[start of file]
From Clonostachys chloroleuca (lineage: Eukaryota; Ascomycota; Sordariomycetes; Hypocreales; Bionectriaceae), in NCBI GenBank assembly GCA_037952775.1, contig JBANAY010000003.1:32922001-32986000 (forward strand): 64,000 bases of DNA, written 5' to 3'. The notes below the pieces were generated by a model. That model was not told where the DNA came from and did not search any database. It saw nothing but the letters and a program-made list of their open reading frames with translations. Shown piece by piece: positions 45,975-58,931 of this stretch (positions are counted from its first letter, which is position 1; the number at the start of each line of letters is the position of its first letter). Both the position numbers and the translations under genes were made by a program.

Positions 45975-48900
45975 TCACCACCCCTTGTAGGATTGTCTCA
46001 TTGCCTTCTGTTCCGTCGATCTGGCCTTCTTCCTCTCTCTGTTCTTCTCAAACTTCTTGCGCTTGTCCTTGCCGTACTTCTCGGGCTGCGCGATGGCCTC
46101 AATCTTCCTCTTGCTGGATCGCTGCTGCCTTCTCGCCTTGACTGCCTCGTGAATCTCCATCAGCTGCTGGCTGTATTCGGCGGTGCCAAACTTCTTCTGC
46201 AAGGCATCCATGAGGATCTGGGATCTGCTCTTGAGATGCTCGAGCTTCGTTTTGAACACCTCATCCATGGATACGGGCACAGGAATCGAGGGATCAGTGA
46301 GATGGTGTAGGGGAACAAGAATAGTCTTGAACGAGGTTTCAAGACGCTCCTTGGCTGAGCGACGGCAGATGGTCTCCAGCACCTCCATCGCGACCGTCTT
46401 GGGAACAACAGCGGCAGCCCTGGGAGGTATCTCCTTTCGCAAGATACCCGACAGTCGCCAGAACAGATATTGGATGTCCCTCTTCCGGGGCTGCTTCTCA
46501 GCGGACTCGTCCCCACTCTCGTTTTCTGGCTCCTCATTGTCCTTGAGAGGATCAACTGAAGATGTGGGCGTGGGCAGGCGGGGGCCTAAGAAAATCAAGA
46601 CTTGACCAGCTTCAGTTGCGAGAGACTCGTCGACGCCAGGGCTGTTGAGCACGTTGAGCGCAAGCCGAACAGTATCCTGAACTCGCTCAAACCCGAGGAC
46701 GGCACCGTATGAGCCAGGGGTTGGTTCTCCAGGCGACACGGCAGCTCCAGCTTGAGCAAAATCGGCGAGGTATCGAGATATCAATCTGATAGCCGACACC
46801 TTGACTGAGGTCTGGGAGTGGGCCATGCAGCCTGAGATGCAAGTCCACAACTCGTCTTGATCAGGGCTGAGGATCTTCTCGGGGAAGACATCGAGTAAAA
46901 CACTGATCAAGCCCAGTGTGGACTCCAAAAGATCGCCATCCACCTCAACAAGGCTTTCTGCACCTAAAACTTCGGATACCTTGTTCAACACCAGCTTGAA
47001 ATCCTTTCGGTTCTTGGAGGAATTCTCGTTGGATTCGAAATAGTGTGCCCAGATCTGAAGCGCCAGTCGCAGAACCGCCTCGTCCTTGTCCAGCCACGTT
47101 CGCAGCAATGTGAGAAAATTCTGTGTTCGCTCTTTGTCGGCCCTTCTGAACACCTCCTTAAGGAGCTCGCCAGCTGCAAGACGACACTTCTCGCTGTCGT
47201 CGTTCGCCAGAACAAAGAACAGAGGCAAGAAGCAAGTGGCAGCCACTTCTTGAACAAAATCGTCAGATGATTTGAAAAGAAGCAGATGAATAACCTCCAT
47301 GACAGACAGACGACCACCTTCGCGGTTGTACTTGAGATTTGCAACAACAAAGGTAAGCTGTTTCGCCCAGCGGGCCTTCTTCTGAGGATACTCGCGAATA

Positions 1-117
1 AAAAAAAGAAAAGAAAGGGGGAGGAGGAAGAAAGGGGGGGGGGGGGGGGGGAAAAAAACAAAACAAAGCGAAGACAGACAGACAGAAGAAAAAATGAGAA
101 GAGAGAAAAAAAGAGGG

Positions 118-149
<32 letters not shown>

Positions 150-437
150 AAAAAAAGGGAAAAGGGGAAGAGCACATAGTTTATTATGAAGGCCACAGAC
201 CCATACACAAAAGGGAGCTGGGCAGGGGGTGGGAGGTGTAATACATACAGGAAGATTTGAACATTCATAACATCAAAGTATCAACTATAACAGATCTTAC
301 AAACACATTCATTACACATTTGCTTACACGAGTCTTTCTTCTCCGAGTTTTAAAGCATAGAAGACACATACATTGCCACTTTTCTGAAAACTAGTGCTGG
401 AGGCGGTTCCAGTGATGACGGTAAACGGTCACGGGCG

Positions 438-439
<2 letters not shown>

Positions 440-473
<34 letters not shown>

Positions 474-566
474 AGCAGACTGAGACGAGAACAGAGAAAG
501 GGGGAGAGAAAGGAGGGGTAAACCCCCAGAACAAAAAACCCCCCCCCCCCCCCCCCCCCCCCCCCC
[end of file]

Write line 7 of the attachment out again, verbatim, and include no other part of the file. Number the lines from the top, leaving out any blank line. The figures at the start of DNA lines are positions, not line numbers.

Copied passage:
46301 GATGGTGTAGGGGAACAAGAATAGTCTTGAACGAGGTTTCAAGACGCTCCTTGGCTGAGCGACGGCAGATGGTCTCCAGCACCTCCATCGCGACCGTCTT